The Globalization of the Malaysian Economy Mohammed Shakur Economic ‘globalization’ is generally defined as the openness, integration, and interdependence of various economies, whereby economic activities, products, services, capital, intellectual properties and investments are flowed across borders; whereby global resources are operated internationally.
Malaysia showed her commitment in accepting the challenges of globalization by joining the General Agreement on Tariffs and Trade (GATT), and further ratified the establishment of the World Trade Organization (WTO) on 6 September 1994 (to replace the GATT with effect from 1 January 1995). So far, globalization has yielded multiple effects to the Malaysian economy, both positive and negative. Since Malaysia’s independence, she has been since one of the most globalized developing countries.
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Hence, globalization is claimed to be the major factor to Malaysia’s phenomenal economic development and growth. As Anwar Ibrahim once mentioned, “Globalization has done us a good service, particularly in the economic sphere, a sphere in which the table has been turned, with the denominator fearing the loss of his domination. ” In essence to liberalize trade, Malaysia offered to reduce tariffs on 79% of imports in 1992, and converted non-tariff measures into tariffs, mainly for import licenses involving approval permits (APs).
With these measures, Malaysia benefited from increased manufactured exports and improved consumer welfare. These measures also saw her trade to Gross Domestic Product (GDP) ratio rising, and index of trade liberalization decreasing, indicating the increase in her economic liberalization year-by-year. In addition, several globalization steps in the agricultural market, such as reducing most of the major agricultural products’ tariffs by 35%, and converting all non-tariff import regulatory measures to tariffs have improved the access of this sector to markets for manufactured exports.
On the other hand, globalization has been claimed to be a threat (from developed countries) to developing countries’ autonomy, both economically and politically. As stated by the Mexican President, Ernesto Zedillo Ponce de Leon in the recently held World Economic Forum in Davos, “The motives for ‘globalphobia’ had more to do with vested interests and fears of competition than any real altruism or concern for developing countries. Hence, globalization (particularly in the financial sector) is once blamed to be the nuisance behind the 1997-98 crisis. Subsequently, it was extended to the implementation of the ASEAN Free Trade Agreement (AFTA), which is claimed to result in an increase in income inequality and poverty within the country, which may then lead to the collapse of the local small and medium-sized industries (SMI).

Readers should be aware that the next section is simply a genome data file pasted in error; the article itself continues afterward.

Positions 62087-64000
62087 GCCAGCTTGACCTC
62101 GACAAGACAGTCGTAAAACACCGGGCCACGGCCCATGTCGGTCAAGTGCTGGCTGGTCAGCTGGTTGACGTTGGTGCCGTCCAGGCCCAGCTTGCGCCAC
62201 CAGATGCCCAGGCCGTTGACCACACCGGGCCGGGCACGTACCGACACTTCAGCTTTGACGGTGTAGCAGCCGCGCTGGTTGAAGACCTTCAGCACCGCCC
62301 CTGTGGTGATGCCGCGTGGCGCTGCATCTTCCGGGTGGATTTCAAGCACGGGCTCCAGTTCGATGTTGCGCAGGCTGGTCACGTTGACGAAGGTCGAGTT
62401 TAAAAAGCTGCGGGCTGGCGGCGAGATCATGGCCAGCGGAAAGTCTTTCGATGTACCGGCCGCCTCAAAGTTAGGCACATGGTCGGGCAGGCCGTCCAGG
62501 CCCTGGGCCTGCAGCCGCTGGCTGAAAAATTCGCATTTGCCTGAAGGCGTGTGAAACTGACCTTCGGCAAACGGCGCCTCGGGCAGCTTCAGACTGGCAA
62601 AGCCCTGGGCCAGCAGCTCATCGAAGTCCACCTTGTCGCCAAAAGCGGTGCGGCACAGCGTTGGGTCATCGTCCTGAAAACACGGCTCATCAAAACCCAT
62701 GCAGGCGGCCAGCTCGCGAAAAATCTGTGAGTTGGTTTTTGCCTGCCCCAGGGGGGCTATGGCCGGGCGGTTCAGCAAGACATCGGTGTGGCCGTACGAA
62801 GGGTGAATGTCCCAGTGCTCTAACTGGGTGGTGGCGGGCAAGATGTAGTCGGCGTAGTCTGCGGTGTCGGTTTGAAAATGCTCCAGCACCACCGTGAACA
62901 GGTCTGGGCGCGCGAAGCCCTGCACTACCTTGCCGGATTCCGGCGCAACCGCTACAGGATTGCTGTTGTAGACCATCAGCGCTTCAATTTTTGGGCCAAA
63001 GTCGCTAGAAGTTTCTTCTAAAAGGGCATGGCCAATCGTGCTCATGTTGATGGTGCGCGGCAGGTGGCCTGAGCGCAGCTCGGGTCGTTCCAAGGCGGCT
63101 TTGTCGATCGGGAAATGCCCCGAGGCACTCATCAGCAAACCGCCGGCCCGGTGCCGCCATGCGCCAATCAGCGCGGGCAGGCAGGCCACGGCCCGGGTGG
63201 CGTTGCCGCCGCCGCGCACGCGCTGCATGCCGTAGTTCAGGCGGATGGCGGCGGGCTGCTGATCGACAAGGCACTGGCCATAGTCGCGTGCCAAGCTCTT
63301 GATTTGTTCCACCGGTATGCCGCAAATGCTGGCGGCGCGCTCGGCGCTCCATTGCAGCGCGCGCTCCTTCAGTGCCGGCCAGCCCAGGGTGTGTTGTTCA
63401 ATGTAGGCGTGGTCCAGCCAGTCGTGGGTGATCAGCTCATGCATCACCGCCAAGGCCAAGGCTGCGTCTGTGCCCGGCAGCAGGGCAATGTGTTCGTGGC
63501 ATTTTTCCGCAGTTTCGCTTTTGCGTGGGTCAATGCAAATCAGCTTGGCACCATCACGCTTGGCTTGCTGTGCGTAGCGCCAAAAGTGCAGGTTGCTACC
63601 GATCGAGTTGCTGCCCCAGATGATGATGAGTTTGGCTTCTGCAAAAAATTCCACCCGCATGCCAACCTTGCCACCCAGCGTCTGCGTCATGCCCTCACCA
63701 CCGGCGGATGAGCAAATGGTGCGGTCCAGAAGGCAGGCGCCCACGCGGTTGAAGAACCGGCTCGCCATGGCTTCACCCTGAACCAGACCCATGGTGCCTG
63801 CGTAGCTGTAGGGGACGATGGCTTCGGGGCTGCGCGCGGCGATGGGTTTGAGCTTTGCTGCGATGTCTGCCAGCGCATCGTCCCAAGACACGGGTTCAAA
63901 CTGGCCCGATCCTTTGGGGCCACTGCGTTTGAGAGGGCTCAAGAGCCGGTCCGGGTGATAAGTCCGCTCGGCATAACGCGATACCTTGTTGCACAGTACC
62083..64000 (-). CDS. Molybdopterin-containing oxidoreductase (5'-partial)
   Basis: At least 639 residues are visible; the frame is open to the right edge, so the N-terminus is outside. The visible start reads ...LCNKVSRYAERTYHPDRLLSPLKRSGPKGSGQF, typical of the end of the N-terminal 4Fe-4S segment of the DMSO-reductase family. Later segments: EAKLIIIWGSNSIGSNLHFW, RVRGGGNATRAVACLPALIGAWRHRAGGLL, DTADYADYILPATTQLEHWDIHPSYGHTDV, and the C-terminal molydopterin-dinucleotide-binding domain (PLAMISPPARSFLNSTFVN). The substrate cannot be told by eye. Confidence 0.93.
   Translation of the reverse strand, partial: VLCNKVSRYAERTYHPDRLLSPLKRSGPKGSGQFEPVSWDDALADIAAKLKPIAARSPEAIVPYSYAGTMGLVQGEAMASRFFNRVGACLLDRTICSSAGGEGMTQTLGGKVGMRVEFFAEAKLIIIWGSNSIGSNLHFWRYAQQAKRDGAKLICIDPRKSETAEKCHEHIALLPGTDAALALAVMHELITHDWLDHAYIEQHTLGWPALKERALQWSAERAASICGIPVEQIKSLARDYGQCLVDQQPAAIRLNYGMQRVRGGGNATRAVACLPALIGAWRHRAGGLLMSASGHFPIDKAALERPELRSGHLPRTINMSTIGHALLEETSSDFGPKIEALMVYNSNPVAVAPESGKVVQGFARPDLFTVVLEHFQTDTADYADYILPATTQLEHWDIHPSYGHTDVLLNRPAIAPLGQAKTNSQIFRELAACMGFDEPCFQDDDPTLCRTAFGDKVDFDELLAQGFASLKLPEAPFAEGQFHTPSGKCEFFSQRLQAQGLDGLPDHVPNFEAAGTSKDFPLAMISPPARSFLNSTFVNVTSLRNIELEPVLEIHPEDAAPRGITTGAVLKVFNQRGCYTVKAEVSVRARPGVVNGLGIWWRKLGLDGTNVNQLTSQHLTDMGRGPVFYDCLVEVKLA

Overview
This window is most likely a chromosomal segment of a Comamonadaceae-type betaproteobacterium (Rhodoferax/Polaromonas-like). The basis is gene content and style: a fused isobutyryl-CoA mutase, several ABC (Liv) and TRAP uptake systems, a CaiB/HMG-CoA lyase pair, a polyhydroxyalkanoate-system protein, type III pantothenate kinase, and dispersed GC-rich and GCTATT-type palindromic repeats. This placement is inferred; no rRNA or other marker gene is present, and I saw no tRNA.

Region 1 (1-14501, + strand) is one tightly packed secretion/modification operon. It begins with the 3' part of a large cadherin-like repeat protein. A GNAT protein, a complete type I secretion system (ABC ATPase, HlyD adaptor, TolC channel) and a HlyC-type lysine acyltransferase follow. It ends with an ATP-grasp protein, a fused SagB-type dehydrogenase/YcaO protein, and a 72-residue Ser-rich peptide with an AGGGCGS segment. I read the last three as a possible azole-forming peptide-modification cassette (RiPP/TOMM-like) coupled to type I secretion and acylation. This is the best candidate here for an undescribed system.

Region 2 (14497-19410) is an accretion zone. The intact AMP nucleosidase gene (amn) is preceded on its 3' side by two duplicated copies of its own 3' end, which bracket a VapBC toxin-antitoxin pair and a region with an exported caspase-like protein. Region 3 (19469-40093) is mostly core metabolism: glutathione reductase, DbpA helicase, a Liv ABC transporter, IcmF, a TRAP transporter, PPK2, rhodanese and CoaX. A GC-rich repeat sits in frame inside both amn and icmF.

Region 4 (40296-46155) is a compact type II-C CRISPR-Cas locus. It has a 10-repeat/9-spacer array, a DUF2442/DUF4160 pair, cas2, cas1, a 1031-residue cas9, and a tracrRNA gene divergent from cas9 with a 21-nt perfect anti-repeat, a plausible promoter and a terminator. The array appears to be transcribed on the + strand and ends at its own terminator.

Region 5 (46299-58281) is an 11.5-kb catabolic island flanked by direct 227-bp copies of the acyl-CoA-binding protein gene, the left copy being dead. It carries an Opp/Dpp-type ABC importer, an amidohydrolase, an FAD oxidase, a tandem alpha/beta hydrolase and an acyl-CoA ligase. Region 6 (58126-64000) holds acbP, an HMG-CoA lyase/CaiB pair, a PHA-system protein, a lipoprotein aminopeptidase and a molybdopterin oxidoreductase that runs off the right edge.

Plus, the phasing out of the Multi-Fiber Agreement (MFA) by 1996 (in accordance to the GATT) would adversely reduce Malaysian markets in textile/clothing to the developed countries due to incompetitiveness. In addition, the economic liberalization has indirectly made the economy increasingly susceptible to external shocks, and undermined the expansion of domestic industrial capacity and capability. Terms-of-trade (TOT) has declined severely, provoked by the decline in TOT for primary commodity and manufactured products.
This saw Malaysia incurring trading losses from RM 809 million in 1961 to RM 53,691 million in 1997, and in total led to a decrease in the export purchasing power, and reduced the quantity of imports into the country. The establishment of the Trade-Related Investment Measures (TRIMs) and Trade-Related Intellectual Property Rights (TRIPs) further deepened the disadvantage of Malaysia to developed countries. Although the TRIMs has practically increased the foreign direct investment (FDI) into Malaysia (manufacturing: RM 1,880. million in 1971-79 to RM 80,870. 4 million in 1990-94), it indirectly eliminated any investment conditions favoring domestic industries, benefiting only transnational corporations’ (TNCs) interest and leverage, usually at the expense of national reign. The establishment of TRIPs then tightened the monopolies of TNCs over various technologies, enhanced the technology superiority of the developed nations (whereby most TNCs originated from), and practically limited technology transfers.
The impact of TRIPs was envisaged in Malaysia’s pharmaceutical industry, whereby price of drugs increased between 6-110%, and availability of new drugs and medicines was constrained. To add further impact, the establishment of the General Agreement on Trade in Services (GATs), whereby the ‘most-favored-treatment’ (MFN) is extended to all participating nations and the World Trade Organization (WTO), whereby innovations were established for effective implementation of the GATT, places Malaysia into deeper handicap compared to developed nations.
In sum, globalization can be viewed as a double-edge sword, yielding advantages or disadvantages to the Malaysian economy, depending on the approach. Thus, globalization must be approached rationally, moderately and selectively, rather than whole-heartedly as most people believe it should be.